Wisconsin Cattlemen's Association recognizes award winners at Summer Tour
Lodi, Wis. – Acknowledging their dedication to excellence within Wisconsin’s beef industry, the Wisconsin Cattlemen’s Association (WCA) honored four award recipients during the 2021 Summer Tour hosted in the Madison Area.
Farm partners Jerry Huth and Josh Scharf earned the WCA Environmental Stewardship Award. Jerry Huth started Huth Polled Herefords in 1962 and grew the farm to include 400 acres. Huth Polled Herefords markets bulls and genetics throughout the United States. To expand the operation and plan for a transition of ownership, Scharf joined as an employee. He is now a partner in the Huth Cattle commercial herd. The expansion and addition of the black baldy herd were made possible by utilizing state-owned land for pasture.
“We had the opportunity a couple of years ago to pick up some land immediately to the west of our property which was owned by the Wisconsin DNR, and we developed that. We’re up to 140 cows, and it is going well,” Huth said.
Scharf led this venture, managing the pasture and working with DNR staff to meet their expectations and land use goals. Scarf said it was not ideal pastureland at the start.
“A lot of this land was woody vegetation, but we are going into the fourth year now and starting to see pretty good results. It’s amazing what you can do without having to burn land or spray chemicals, and largely without machines.”
This commercial cow herd is made of Hereford-Angus crossbred females who are rotationally grazed every two days. The partnership between Huth and Scharf includes Scharf’s ownership in the operation growing over time.
“When they eat that grass, they are revitalizing the soil,” Huth said. “They’re making this plant optimal for photosynthesis, which optimizes carbon sequestering, and they leave behind a product that is good fertilizer for the soil. The bottom line is producing a high-density protein product that is extremely high in zinc and various vitamins. We have to get that story out. We’re not the problem. We’re the solution.”
One of the Wisconsin DNR representatives who worked with Huth and Scarf, Mary C. Anderson, received the Friend of the Cattlemen Award.
In her current position with the Wisconsin DNR, Anderson established several grazing operations on public lands.
“When I first got on board with the DNR, we had about 20 sites,” Anderson said. “Those sites are growing, and it is going to take all of us before we move the needle.”
She has been involved with the Grazing Lands Conservation Initiative, which is an effort that expands across the United States. Huth said Anderson advocates for cattle producers to work with the DNR in expanding their grazing operations and promotes grazing as beneficial to the environment.
Anderson has been a grazing supporter for 30 years. She and her husband raise 40 cows and youngstock on their farm in Whitehall.
“With a little bit of labor and pounding some wire, we can increase our soil health,” she said. “We can increase water infiltration. We can get a better rate of gain on our calves. We can get better conditioning on our momma cows. There are a lot of positive things that intensive grazing can do for our farms.”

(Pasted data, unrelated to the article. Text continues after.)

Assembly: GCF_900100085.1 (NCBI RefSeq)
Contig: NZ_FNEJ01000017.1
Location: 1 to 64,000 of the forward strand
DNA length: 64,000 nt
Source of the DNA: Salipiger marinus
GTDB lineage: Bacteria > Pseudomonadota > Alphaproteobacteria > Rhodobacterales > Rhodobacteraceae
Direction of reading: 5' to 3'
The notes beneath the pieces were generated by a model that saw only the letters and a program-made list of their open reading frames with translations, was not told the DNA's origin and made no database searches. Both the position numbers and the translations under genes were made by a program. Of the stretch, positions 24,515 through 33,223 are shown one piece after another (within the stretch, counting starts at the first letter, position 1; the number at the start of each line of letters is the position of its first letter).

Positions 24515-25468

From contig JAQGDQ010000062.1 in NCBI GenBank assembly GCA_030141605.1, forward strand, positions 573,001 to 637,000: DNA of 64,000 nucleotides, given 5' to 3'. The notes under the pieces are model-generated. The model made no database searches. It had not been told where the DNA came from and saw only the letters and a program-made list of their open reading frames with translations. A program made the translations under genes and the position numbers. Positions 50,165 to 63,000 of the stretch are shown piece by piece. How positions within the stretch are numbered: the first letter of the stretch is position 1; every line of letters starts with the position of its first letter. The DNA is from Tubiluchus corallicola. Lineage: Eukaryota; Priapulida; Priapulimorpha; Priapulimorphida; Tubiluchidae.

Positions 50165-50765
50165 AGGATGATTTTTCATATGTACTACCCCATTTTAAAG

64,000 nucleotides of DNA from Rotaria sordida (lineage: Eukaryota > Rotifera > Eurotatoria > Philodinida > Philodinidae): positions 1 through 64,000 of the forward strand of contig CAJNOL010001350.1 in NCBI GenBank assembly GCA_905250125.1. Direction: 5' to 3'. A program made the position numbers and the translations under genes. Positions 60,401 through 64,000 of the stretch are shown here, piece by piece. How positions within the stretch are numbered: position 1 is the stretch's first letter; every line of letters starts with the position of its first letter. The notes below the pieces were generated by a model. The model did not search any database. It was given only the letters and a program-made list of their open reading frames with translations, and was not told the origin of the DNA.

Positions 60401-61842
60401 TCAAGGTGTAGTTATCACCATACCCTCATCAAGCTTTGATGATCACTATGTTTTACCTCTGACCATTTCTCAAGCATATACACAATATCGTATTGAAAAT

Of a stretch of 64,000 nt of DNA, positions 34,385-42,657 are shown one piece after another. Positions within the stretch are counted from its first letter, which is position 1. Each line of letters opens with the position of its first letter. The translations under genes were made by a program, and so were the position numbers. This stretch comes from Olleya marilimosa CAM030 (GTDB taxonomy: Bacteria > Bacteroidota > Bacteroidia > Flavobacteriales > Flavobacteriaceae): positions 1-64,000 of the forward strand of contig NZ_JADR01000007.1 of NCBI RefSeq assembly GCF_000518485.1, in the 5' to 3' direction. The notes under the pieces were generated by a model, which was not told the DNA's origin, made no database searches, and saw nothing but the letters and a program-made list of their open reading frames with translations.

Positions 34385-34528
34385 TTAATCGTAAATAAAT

Kurt Hallstrand also accepted the Friend of the Cattlemen Award. Hallstrand and his family own and operate Hallstrand Angus, a registered 280 Angus cow seed stock operation in Price County.
Hallstrand was honored because of his active involvement in beef producer organizations. He is the current president and founding member of the North Central WI Cattlemen’s Association (NCWCA). Organized in 2008, NCWCA members include commercial and registered producers from 11 north and central Wisconsin counties.
Sandra Stuttgen, Taylor County UW-Extension agriculture agent said, “Since its inception, Hallstrand has been a driving force in the mission of NCWCA, to build the reputation of its producer members and the beef industry of North Central Wisconsin, by producing the quality cattle today’s markets require.”
Hallstrand said connecting with producers at events such as seed stock sales helps the industry move forward.
“We’ve been able to introduce cattle to people that were just interested in having a couple of cattle and now have 40-50 cattle herds and are selling beef off the farm,” Hallstrand said. “It is good to get together and share information about what works and what doesn't work. That's what it's all about, the networking. As cattlemen, we need to be able to work with other groups and people across the process.”
Hallstrand is also the current vice president of the Wisconsin Angus Association and recently completed a six-year term on the Wisconsin Department of Agriculture, Trade and Consumer Protection Board of Directors. Hallstrand served from May 2015-May 2021.
“Serving on the DATCP Board was a great experience to see all of the different forms of agriculture throughout Wisconsin and what it has done,” he said.
Jeff Swenson, DATCP’s livestock and meat specialist, said Hallstrand provided input for programs that impact Wisconsin beef cattle producers such as Wisconsin fencing laws and the impact of the wolf population on the livelihood of livestock producers in Wisconsin.